Yew Taxus canadensis
Family: Taxaceae (Yew)
Branching: Evergreen

Although this species is native to eastern North America, it has become quite rare in spots due to overbrowsing.  Most people are familiar with Yews from introduced ornamental species.  They have flattened needles that resemble Fir and Hemlock, though they are green on both sides (though they are a lighter green underneath).  The fruits are very distinctive when in season.  They are a red, fleshy "aril" that is open at the end.  Sometimes the seeds can be found in the winter still on the plants.  They typically are a low-growing shrub, about the height of a person and quite dense.  Though they can be taller, and often quite short (when they can resemble Juniper)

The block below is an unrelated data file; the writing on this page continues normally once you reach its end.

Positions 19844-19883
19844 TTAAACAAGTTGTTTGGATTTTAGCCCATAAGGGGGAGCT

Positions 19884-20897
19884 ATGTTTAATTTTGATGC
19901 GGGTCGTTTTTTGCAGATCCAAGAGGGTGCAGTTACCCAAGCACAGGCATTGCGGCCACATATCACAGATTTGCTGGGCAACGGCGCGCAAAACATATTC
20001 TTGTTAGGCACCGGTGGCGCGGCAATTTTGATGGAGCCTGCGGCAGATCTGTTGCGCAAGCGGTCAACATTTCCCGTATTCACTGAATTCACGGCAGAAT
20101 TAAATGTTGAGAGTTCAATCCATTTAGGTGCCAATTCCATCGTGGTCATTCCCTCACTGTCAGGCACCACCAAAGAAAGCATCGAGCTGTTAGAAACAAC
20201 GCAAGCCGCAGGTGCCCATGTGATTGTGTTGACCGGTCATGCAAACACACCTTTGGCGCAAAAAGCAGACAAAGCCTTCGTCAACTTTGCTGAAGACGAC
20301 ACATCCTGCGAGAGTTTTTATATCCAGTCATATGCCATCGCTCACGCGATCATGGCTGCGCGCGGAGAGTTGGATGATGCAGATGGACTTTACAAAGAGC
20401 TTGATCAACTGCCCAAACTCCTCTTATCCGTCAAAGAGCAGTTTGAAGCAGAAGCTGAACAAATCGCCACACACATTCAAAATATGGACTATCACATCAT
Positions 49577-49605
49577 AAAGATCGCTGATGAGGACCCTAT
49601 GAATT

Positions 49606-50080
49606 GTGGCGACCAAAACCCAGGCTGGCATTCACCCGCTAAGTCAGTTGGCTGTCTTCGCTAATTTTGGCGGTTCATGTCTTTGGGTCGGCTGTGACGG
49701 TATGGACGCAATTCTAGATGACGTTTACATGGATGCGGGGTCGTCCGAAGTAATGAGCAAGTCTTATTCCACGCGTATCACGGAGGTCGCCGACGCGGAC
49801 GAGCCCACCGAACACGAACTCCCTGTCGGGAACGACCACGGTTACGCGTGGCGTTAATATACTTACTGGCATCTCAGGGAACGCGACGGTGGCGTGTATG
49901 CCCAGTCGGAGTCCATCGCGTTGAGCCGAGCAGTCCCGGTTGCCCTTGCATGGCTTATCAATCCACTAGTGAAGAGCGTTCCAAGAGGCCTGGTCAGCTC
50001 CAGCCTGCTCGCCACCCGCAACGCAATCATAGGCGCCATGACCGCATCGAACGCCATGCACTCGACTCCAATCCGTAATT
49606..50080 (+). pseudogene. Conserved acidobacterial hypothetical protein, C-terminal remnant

Branch and needles of Yew, showing the underside of the needles

Another view of the needles.  They are a darker green on top than underneath.

Another view of the twig

Needles and stem.  Yew has vertical lines along the stem, similar to Spruces

Another view of the twig

A seed remaining in the winter.  They hang under the branch and are contained by a
red fleshy aril in the growing season.

Mature bark

An older twig, having lost the vertical ridges

The mature form of Yew.

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copyright © 2008 Josh Sayers
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